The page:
As Comet NEOWISE quickly becomes a memory for many I was glad to see that astronomers took the opportunity to train the Hubble Space Telescope on the spectacle. NEOWISE became the brightest comet visible from the Northern Hemisphere since Hale-Bopp in 1997. After passing closest to the sun on July 3 it turned back toward the outer solar system and won’t be back in our neighborhood again for nearly 7,000 years.
Comets often break apart due to thermal and gravitational stresses when they closely approach the sun, but this closeup image from Hubble released yesterday suggests that it remains intact. The ball of ice and dust called the nucleus is only about 3 miles (4.8 km) across, too small to be directly imaged by the Space Telescope. Instead, the photo captures the inner portion of the vast cloud of gas and dust estimated at 11,000 miles (18,000 km) across that envelopes the nucleus. If you look closely you can just make out other small structures poking from the comet’s center.
Within the cloud are a pair of broad, cone-shaped jets shooting from the nucleus in opposite directions. These emerge when solar heating sublimates ice below the surface, turning it into a cloud of expanding vapor. The gas seeks release and finds it by squeezing through cracks and holes in the comet’s surface. Like Old Faithful Geyser (live stream link here), the material blasts out as narrow cones laden with dust and gas instead of scalding water.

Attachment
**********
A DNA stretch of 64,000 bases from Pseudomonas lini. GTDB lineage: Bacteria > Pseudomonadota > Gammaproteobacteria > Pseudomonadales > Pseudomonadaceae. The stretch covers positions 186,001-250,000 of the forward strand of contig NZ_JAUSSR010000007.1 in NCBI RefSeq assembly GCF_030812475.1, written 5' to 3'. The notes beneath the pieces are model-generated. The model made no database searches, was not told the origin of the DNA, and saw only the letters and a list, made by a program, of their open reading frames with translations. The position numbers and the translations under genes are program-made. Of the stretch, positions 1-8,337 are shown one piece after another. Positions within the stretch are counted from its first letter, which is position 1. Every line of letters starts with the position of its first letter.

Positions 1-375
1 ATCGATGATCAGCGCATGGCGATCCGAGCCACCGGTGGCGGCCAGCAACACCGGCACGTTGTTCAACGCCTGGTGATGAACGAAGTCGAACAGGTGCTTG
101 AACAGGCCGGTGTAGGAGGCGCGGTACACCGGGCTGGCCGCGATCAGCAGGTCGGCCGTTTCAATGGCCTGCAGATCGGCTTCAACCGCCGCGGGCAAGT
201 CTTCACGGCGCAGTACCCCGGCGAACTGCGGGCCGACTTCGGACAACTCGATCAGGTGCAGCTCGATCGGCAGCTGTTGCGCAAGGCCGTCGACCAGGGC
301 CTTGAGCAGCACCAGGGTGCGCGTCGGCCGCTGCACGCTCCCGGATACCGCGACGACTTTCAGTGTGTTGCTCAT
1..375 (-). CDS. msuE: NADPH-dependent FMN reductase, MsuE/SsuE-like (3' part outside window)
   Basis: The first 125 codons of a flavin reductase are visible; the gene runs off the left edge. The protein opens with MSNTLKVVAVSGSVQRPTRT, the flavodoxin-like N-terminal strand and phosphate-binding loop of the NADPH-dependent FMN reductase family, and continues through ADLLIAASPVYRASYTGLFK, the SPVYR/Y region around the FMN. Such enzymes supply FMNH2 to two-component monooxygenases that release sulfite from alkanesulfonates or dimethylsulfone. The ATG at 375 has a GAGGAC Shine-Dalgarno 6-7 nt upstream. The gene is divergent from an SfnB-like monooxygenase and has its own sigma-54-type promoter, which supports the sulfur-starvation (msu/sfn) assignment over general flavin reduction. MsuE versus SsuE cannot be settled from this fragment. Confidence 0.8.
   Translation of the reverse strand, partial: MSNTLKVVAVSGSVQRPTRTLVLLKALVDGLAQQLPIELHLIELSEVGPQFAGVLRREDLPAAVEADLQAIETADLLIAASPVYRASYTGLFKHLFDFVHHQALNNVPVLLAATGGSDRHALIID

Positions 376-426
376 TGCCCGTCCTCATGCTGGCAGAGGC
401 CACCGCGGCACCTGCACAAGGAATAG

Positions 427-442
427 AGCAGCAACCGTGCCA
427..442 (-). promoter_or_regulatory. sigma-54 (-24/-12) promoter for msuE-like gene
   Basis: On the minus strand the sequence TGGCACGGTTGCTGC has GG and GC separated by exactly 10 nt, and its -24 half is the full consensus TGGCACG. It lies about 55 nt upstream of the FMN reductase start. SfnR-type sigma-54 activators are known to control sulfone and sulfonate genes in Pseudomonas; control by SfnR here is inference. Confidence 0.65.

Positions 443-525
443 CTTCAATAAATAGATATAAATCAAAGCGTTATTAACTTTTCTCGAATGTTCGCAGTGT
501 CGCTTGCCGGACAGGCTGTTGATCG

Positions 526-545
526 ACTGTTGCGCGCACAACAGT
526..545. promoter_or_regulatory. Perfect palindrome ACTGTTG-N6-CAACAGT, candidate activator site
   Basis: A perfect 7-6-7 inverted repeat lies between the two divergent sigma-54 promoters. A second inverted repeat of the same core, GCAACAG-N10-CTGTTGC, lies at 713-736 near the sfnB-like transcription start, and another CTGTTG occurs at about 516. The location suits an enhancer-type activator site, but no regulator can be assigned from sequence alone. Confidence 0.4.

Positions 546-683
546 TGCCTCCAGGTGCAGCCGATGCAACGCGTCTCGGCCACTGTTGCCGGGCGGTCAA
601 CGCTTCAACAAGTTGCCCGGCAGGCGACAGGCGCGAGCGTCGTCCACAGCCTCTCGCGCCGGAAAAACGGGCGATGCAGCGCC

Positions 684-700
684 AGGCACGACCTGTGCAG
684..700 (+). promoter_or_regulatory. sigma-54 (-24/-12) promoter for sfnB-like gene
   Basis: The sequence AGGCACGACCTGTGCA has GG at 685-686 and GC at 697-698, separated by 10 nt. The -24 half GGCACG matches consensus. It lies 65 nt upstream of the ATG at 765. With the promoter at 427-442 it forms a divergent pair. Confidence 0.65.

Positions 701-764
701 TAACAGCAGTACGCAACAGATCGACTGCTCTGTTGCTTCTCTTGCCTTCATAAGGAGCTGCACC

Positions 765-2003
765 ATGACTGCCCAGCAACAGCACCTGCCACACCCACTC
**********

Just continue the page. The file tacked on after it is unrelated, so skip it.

Like every other body in outer space comet nuclei spin. In the case of NEOWISE, once every 7.6 hours. The rotation caused the expelled dust to curve into broader, fan-like structures resembling a bowtie in this photo. Astronomers are using Hubble images like this one to examine how the color of the comet changed as it moved away from the sun. They hope to explain how solar heating affects the contents and structure of the dust in order to infer its original properties. I well remember how yellow the comet appeared through mid-July, but as its distance from the sun increased that color faded and was replaced by the blue-green glow of fluorescing carbon and cyanogen (related to cyanide) gases.
400,000 images were used to create this video of 67P/Churyumov-Gerasimenko when the European Rosetta spacecraft chased and then orbited the comet from 2014-2016. There are lots of great closeups of jets and flying dust!
Comet NEOWISE lies about a fist above the waxing crescent moon in Virgo this evening (August 22), but at magnitude 7.5 it’s only a faint blotch in binoculars. Moonlight will soon scrub it from view for binocular users, but observers with a 6-inch or larger telescope will track it into the fall. NEOWISE is on a very long journey. In a few thousand years it will reach its greatest distance from the sun at more than 66 billion miles or 21.5 times farther than Pluto is at the moment. In that cold, remote spot light takes more than 4 days to travel from comet to Earth.
The solar system is a big place. Fortunately, small things can make a big difference here. NEOWISE was one of them. For a little while the comet inspired us to look up and savor the moment.